Irek Mukhamatdinov obtains Presidential Award for Science and Innovation
Senior Research Associate of the Laboratory of Enhanced Oil Recovery is among the recipients of one of the most prestigious commendations in the country.
Mukhamatdinov is awarded for his research of catalysts of aquathermolysis for enhanced oil recovery.
The awardee says that he has been a chemistry connoisseur since high school. After graduating from the university in 2011, he joined Kazanorgsintez, the city’s largest chemical plant, and enrolled in the then newly opened PhD program in viscous oil and natural bitumen. His PhD thesis was about an adhesion additive for road bitumen – the invention has been patented and tested in real-life conditions in Tatarstan.
As for his current research, in the last five years it has passed all stages from an idea to test production batches of catalysts. The first tests were performed in 2018 by local oil powerhouse Tatneft, later the same was done by Zarubezhneft and RITEK.
With Tatneft, the team works on a technology of combined use of catalysts and hydrogen-generating agents. With that, the conversion depth for heavy components can be increased.
With RITEK, research is ongoing on new modifications of aquathermolysis catalysts to initiate the conversion of carbon dioxide into light fractions.
Vice-Rector for Earth Sciences Danis Nurgaliev explains, “KFU started working on this topic in 2014. First, it was drill sample testing with various types of viscous oils. Previously, such research had been undertaken in China and Canada. We then started to seek options for practical testing and found partners in 2019. So we already have five successful tests of the technology. Five years is a short timeframe, and this has been possible thanks to talented teams headed by Aleksey Vakhin and Mikhail Varfolomeev and our top-notch laboratory equipment. Irek Mukhamatdinov has personally arranged on-site tests. This group is one of the most productive in its area in the world. They have authored hundreds of papers.”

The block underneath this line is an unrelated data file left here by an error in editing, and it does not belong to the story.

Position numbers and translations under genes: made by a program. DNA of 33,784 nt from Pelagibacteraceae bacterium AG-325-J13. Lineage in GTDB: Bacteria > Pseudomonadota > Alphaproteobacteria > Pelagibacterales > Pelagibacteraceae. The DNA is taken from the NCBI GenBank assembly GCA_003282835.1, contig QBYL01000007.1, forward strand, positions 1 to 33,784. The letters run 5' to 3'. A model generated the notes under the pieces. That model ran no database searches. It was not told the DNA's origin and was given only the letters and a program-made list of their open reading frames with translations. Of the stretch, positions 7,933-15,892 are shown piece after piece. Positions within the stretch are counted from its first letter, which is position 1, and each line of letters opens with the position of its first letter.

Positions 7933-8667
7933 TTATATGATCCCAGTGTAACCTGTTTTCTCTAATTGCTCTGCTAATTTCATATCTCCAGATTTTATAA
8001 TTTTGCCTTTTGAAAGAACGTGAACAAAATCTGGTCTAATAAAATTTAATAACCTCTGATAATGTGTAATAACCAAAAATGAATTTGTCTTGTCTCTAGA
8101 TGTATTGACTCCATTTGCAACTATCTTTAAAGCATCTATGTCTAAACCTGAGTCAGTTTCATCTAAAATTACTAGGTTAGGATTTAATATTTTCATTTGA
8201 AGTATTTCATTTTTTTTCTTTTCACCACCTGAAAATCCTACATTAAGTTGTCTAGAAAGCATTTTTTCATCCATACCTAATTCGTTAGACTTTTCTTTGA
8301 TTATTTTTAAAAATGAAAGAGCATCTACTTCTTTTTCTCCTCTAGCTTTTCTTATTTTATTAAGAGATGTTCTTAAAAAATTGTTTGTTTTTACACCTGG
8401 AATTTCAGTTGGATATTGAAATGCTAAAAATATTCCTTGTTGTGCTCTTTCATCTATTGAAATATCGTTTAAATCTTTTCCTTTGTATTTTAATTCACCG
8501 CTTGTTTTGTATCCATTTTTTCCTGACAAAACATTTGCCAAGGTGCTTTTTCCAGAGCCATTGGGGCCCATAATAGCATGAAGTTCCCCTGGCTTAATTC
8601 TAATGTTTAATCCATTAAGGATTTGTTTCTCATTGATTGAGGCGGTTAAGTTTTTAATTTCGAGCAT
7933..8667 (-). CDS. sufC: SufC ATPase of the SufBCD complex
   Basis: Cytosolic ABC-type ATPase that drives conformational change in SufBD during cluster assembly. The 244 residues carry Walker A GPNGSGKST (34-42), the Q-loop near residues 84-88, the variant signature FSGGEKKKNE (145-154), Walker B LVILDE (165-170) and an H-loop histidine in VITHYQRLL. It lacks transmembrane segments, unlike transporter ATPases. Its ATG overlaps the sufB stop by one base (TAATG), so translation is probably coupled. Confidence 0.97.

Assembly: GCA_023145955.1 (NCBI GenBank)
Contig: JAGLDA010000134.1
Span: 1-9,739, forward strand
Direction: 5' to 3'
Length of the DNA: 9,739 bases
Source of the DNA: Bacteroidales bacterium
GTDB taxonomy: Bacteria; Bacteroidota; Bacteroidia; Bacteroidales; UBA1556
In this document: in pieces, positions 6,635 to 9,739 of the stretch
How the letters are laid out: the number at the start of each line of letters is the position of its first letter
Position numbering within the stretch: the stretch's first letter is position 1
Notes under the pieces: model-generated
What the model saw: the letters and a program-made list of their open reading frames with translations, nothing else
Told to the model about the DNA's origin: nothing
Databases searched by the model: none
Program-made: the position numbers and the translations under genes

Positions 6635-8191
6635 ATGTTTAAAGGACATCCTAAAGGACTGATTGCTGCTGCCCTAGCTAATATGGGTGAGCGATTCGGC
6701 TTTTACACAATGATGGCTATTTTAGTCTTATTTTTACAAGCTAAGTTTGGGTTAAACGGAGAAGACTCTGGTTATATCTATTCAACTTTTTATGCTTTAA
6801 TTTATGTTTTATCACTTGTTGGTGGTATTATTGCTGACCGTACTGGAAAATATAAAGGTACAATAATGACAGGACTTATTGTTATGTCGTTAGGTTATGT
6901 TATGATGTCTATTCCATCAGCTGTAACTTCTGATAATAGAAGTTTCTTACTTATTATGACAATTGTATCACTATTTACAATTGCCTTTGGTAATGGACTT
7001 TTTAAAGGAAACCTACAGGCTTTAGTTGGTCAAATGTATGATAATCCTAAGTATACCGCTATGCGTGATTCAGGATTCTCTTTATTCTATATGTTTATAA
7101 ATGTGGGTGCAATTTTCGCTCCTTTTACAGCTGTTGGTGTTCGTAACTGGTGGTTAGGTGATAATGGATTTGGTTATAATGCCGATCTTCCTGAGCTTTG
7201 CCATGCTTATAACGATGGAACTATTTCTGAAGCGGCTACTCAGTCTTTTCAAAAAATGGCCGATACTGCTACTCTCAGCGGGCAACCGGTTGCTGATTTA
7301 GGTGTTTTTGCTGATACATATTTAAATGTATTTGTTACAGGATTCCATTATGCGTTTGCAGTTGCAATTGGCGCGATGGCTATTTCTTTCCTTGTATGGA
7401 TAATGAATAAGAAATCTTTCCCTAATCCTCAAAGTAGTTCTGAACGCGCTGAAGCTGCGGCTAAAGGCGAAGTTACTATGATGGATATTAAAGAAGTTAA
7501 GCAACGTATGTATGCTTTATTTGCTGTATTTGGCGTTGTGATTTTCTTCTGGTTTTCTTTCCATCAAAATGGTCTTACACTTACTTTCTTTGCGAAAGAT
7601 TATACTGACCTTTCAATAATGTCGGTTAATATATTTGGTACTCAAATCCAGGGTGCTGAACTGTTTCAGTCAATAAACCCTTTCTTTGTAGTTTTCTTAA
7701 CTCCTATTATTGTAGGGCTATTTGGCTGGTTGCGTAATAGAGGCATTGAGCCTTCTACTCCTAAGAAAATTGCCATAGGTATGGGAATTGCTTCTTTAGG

Dr Nurgaliev adds that the tests have shown several unexpected outcomes. First, the decrease in the ratio of sulfur. Second, the liquefied oil started working as a solvent – it dissolves other volumes of oil when moving along a deposit. The scientists are currently studying various effects with the use of steam, ultra high frequency radiation, and acoustics for catalysis.
Mikhail Varfolomeev opines, “Irek Mukhamatdinov’s body of work is indeed unique. Kazan University is among the leaders in this field in the world. It’s important that this project has been supported at such a high level. The results are used both in research in education, where Mukhamatdinov shares his knowledge of new technology with students.”
Aleksey Vakhin speaks about industrial use of the technology, “Irek Mukhamatdinov and the team of the In-Situ Combustion Lab have conducted work on scaling up the production of aquathermolysis catalysts and arranging industrial production. We continue improving the aquathermolysis technology and catalytic in-situ processes. The next stage is studying sulfur-containing compounds in-situ and ways of neutralizing them during recovery.”